and key when they are not needed
They are less likely to be stolen from a locked cupboard
than from the back of your car or your bag.
records of serial numbers of prescriptions as they are issued
The first and last serial numbers of the pad should be
recorded. This will help to identify any stolen prescriptions.
- Blank prescription
forms should not be pre-signed
This reduces the risk of misuse should prescription forms
fall into the wrong hands.
- Establish a local policy regarding monitoring
the use of prescription forms, to deter the creation of
Consider how you could establish a local policy
to ensure effective monitoring of the use of prescription
- Who would need to be involved?
- What measures could be taken
to monitor the prescriptions written, for example, in one
Ordering and supplying prescription forms
Prescription pads are usually sent to trusts, community health
partnerships and employers after the primary care information
group of the Information and Statistics Division has received
notification of newly qualified nurse prescribers. Managers
of hospital-based nurses should order HBPN forms, which will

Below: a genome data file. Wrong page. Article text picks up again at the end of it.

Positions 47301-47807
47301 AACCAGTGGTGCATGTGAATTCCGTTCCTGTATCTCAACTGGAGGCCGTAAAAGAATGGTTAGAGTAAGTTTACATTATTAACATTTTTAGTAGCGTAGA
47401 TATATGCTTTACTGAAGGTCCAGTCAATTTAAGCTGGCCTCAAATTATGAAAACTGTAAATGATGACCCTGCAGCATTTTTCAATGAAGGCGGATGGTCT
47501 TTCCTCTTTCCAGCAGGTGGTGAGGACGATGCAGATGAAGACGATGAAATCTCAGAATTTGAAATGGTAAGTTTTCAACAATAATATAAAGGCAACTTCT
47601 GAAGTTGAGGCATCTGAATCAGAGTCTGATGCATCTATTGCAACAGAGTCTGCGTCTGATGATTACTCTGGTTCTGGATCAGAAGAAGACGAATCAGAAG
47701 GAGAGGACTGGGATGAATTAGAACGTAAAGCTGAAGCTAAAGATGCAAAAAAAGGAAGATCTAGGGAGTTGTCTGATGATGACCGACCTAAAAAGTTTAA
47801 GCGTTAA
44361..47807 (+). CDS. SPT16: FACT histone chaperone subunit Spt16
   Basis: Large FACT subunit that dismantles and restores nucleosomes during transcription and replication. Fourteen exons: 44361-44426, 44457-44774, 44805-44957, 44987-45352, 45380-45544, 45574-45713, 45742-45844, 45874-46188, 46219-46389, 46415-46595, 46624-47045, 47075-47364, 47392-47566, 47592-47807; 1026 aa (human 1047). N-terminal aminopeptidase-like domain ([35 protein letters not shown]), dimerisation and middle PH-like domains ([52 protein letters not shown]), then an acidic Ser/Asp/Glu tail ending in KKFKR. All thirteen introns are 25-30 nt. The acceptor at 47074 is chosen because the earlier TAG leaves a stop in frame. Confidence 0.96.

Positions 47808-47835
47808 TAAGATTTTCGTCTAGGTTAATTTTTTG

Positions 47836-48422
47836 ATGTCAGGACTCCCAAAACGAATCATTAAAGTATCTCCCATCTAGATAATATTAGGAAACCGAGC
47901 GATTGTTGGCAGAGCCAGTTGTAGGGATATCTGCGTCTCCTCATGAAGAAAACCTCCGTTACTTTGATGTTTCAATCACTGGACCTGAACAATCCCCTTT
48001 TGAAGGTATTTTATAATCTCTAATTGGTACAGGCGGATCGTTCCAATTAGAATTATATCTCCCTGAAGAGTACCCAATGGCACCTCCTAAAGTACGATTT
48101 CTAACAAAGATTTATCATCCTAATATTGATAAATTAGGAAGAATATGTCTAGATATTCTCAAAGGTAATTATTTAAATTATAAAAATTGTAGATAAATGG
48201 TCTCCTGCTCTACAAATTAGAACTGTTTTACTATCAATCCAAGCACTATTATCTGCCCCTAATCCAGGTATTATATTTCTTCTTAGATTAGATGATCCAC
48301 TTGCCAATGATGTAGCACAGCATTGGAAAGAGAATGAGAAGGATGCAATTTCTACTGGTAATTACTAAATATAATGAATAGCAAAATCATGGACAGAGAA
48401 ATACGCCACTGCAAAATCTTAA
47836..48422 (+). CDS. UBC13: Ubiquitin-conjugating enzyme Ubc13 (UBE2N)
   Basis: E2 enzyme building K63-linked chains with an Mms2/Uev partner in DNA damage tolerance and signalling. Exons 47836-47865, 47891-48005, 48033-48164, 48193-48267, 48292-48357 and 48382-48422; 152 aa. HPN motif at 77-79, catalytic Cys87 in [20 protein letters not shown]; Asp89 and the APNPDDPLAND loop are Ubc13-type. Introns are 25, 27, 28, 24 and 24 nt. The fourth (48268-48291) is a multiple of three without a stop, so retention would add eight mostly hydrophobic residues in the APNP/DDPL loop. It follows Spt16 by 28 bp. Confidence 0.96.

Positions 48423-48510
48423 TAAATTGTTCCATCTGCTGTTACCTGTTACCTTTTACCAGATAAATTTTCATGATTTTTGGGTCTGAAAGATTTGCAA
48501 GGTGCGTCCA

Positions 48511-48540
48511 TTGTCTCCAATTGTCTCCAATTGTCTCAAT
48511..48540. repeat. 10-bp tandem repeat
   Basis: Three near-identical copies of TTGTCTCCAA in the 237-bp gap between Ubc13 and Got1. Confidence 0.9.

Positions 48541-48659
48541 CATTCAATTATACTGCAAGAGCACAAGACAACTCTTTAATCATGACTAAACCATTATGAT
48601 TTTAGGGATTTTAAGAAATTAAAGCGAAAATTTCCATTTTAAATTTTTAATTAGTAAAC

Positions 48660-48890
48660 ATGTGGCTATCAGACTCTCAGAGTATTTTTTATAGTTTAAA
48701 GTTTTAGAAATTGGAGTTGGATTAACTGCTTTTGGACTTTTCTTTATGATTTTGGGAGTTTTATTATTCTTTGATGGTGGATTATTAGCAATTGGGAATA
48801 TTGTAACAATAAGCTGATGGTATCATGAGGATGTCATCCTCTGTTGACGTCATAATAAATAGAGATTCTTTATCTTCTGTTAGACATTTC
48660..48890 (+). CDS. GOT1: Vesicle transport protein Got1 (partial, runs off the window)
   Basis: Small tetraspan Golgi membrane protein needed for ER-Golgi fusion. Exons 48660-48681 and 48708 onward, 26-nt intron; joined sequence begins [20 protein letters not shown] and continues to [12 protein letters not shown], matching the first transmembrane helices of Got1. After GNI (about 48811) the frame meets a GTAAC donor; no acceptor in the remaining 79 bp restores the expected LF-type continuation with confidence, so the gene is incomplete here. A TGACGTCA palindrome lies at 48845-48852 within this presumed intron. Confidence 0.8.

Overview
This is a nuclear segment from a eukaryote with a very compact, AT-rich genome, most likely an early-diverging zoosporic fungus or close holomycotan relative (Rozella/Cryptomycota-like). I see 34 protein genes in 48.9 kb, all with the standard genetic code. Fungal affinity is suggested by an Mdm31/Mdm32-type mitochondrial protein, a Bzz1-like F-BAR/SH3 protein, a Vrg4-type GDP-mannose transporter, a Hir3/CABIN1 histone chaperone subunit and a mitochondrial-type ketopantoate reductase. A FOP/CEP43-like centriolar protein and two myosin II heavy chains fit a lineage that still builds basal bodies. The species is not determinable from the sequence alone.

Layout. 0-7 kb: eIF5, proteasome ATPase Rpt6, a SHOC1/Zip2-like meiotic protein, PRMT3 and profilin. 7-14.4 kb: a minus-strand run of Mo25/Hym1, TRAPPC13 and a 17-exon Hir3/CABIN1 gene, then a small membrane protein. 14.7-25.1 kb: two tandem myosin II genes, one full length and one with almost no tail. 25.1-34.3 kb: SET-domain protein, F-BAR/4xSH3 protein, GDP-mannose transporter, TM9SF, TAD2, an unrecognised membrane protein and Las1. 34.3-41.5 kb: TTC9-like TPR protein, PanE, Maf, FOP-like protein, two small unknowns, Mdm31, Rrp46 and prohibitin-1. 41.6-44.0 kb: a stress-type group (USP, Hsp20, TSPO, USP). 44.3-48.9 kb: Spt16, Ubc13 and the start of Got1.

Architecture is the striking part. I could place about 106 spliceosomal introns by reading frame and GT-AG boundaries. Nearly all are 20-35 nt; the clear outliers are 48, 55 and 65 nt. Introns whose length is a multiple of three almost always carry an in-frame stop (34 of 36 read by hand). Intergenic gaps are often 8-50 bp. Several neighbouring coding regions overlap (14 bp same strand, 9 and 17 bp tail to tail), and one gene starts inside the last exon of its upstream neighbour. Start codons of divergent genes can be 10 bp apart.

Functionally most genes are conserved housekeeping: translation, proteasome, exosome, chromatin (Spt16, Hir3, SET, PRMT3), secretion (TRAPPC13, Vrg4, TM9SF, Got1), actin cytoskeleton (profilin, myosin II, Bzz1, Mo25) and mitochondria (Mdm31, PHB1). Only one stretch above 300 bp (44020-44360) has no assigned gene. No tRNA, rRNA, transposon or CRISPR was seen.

be supplied ready for stamping.
The arrangements for obtaining and supplying prescription order
forms for nurse prescribers are detailed in the following
England and Wales
Go to Annex B.
There are two methods of issuing prescription pads
in Northern Ireland:
- Supplementary prescribers make their application through
the employing trust
- Independent extended nurse prescribers apply directly to the
Northern Ireland Health and Social Services Board.
Once applications have been made, they are forwarded to the Central
Services Agency in Belfast, which then issues
the prescription pads.
Loss of prescription forms
If a prescription form or pad has been mislaid or lost, the
prescriber must report the loss to the primary care manager
of their employing trust or NHS board immediately after the
disappearance has been confirmed. The prescriber should also
inform the GP.
The primary care manager should notify the fraud liaison officer
at the primary care trust/board, who should notify the local
pharmacists and the Practitioner Services Fraud Investigation
Unit. These maintain a database of lost/stolen prescription
The loss or theft of a prescription form in the hospital setting
should be reported immediately to whoever issued it
usually, the hospital pharmacy and the local fraud
specialist, if applicable.
- Sometimes after the loss of a prescription form the prescriber
will be asked to write and sign all prescriptions in a
particular colour of ink for the next two months, to help
detect further fraud (fraudulent prescriptions are likely
to be written in a different colour)
- It is the responsibility of the employer to ensure that
prescription pads are retrieved from prescribers who leave
their employment. The pads must be destroyed by shredding
and treated as confidential waste
- It is good practice to record the first and last serial
numbers of the pads destroyed.